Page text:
What does losing wealth REALLY look like?

What does losing “wealth” really look like?

Alain de Botton proposes that what we’re after when we seek wealth, status, and the accumulation of resources is not merely material. We are actually seeking love.

The predominant impulse behind our desire to rise in the social hierarchy may be rooted not so much in the material goods we can accrue or the power we can wield as in the amount of love we stand to receive as a consequence of high status.
– Alain de Botton, Status Anxiety

We’re seeking acceptance. Respect. Connection to a group through the outward signs of success that bind us together.

With the accumulation of material wealth, we show off that we’ve convinced others we’re worth investing in. Material wealth is social proof.

Adam asked you what you would lose if you lost it all. Many of you responded that you would lose your house, grocery money, your stuff. Some of you suggested that you’d lose your closest personal connections. Many of your answers oozed – if not explicitly stated – that you’d lose the respect & love of those around you.

That, my friends, is status anxiety.

Losing everything means losing everyone.

Not having it all means not having all the important people.

Or does it?

Of course not. Despite our worst case scenarios, we know that losing everything doesn’t mean our loved ones will suddenly abandon us.

We have a certain immanent value that is seen by those with whom we have the closest bonds.

It’s not what we have that creates our true relationships; it’s who we are.

But it’s perfectly normal — innately human, even — to judge ourselves against who we surround ourselves with – what we have versus what they have. It’s visual, plain-to-see proof of our status. Status anxiety is not a problem to get rid of so much as it is an opportunity to transform our thinking.

If what you’re really concerned about when you think of losing everything is losing the respect of those you cherish, what more could you be doing to bring your immanent value to the surface?

How can you realize your own irreplaceability?

Once you live life on the terms of your own irreplaceability, how can you really lose anything? Your confidence is unshakeable and that’s a tool you can use.

Now what if you translated that immanent value — all those things that make your irreplaceable — into your career or businesss?

As Dave rightly pointed out, part of the problem with charging 10x what you’re charging now is not that your products aren’t worth that. I can assure you they aren’t.

The real problem is that you feel insufficient to produce better. To rise to the occasion of creating something that delivers on the price asked.

Know where you need to dig deep? You guessed it. Dig deep into that sense of irreplaceability.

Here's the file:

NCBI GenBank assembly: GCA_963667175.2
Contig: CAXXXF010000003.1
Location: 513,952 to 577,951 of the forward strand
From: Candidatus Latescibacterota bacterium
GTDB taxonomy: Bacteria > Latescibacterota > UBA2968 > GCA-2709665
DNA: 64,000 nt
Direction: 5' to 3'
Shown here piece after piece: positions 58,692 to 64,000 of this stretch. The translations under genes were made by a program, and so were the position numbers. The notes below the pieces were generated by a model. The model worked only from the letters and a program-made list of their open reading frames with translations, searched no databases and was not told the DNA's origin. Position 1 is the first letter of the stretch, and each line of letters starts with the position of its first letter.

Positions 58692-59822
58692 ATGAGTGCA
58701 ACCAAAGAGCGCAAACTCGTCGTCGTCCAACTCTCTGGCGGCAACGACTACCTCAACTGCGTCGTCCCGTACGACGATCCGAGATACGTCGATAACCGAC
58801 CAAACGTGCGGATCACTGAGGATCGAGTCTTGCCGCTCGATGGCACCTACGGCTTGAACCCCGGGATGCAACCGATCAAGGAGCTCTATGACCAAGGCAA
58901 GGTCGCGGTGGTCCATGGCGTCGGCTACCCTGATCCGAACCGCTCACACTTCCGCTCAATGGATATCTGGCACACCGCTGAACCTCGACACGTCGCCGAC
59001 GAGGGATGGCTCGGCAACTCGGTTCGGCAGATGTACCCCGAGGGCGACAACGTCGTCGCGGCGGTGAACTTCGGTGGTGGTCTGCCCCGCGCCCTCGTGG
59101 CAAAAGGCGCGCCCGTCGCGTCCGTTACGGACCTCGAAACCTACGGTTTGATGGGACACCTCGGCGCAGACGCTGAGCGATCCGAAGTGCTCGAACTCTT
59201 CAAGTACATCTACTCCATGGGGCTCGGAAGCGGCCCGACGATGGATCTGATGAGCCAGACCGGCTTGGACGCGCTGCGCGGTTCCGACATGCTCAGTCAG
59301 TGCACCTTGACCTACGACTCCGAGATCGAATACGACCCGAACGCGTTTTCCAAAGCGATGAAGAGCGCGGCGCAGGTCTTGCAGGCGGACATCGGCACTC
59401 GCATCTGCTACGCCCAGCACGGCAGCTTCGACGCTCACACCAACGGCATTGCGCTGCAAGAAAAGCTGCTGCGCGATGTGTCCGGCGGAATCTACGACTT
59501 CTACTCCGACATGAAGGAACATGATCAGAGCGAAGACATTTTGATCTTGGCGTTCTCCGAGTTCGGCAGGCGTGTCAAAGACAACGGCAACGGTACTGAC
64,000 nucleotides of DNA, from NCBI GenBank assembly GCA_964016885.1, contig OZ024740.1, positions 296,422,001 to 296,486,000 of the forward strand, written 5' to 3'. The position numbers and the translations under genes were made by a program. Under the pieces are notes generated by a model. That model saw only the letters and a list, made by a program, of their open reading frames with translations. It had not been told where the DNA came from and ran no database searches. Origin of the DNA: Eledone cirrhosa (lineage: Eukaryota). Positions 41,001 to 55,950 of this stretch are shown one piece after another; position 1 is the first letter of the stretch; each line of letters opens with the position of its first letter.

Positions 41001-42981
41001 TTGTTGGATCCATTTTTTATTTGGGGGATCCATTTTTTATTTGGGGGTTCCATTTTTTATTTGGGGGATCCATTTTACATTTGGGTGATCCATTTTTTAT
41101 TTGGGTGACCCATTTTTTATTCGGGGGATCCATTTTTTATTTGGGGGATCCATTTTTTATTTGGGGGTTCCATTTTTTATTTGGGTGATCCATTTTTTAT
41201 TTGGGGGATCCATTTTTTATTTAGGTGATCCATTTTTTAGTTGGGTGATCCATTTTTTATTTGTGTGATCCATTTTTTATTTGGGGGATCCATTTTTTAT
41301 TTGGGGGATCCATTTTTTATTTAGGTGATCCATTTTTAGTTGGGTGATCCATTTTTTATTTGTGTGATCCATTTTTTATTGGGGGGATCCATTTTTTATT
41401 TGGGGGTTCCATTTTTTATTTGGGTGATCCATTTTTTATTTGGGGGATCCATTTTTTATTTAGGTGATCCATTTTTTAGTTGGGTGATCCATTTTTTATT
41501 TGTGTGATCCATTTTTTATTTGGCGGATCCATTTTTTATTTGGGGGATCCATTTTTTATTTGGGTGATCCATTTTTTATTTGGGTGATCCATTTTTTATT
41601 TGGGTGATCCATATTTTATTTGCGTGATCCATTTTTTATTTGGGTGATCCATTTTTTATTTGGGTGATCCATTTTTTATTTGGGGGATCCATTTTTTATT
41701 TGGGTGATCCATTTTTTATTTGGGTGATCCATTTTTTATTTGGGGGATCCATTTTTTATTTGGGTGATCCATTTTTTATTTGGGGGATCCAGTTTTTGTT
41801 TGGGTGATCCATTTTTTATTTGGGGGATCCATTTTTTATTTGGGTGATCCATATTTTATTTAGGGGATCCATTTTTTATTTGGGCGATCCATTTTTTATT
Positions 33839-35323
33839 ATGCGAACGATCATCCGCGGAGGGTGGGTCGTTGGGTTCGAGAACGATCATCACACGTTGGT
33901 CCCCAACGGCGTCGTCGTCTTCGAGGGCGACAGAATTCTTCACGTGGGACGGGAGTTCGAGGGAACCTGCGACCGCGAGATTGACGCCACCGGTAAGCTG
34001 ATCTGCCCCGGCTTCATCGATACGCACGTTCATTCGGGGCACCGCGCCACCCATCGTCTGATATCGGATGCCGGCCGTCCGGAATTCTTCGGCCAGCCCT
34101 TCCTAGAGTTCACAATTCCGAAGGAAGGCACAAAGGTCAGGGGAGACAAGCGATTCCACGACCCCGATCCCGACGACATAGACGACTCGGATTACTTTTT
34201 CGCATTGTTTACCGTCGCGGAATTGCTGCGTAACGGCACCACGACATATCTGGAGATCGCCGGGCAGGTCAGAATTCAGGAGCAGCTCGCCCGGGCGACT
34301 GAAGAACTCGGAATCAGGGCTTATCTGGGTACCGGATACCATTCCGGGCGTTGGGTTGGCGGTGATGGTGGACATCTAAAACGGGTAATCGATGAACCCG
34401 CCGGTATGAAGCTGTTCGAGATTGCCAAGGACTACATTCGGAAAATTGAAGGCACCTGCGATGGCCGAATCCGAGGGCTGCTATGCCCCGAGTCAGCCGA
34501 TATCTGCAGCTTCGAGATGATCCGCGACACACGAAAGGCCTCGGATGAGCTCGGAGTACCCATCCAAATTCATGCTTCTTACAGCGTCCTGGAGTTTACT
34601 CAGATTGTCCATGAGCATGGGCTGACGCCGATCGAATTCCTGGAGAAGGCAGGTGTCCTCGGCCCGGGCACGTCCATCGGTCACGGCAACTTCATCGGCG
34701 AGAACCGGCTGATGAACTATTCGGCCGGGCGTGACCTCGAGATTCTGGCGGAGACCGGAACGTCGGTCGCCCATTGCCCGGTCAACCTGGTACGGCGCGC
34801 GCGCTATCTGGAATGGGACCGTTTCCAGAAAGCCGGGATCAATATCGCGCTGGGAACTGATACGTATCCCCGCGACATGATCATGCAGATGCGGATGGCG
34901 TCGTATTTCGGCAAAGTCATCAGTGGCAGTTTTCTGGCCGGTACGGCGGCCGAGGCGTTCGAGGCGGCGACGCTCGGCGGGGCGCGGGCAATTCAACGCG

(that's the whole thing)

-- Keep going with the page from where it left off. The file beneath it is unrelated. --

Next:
What value can you provide that no other can? How can you translate that into the service you deliver or the craftsmanship you execute or the design you devise?

Start your wealth accumulation at the foundation: your immanent value, your irreplaceability, your deep down understanding of what makes you special to the people who truly matter. Live it, love it, build better & better products and services from it. You’ll find financial wealth is not far behind.

Last time, you told us the MOST you could lose. This time, tell us what’s at the foundation of everything you have. Tell us what makes you truly unique, what’s inherently attractive about you, what makes others stand up & take notice.

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  1. I love people into song. There, I said it. That’s my irreplaceable skill, my special power. Is it valuable? Only to people who want more song or more love in their lives (or both).

  2. One more thing: it only works when I remember to love myself into song first. Otherwise it becomes an empty shell, an entertainment, a party trick.

  3. Gwyn Michael says:

    Well I must say I didn’t see that coming. Although in my case losing respect came with financial success. My problem is in wanting to think that that success will make me sell out and lose respect through lack of morals rather than money.
    I suppose it is true however that I equate at least some of my value in what I have. How well I can present myself.
    My special power? I have been surveying people on that recently, again. It is interesting to me that art is not what people want from me. I am a good artist and people do love my work, but what they get from that they value most is my ability to be optimistic and inspire. I am an inspirationalist? One friend said she comes to me to see herself more clearly, bad and good, and for validation. Now I am figuring out how to package that with my art skills into something I can put a price tag on. I am getting close!
    In addition my current situation puts me in a position to need help, to receive. I am not so good at that and have come to realize that I can’t give my best if I can’t receive. Simple, but difficult.

    • When you introduced yourself as an inspirationalist at Art of Earning LIVE, Gwyn, I thought, “Wow, I can’t wait to hear more about who that woman is and where her work in the world takes her!”

  4. Gwyn Michael says:

    Oh thank you Minna! Actually your work fascinates me. We should have a conversation.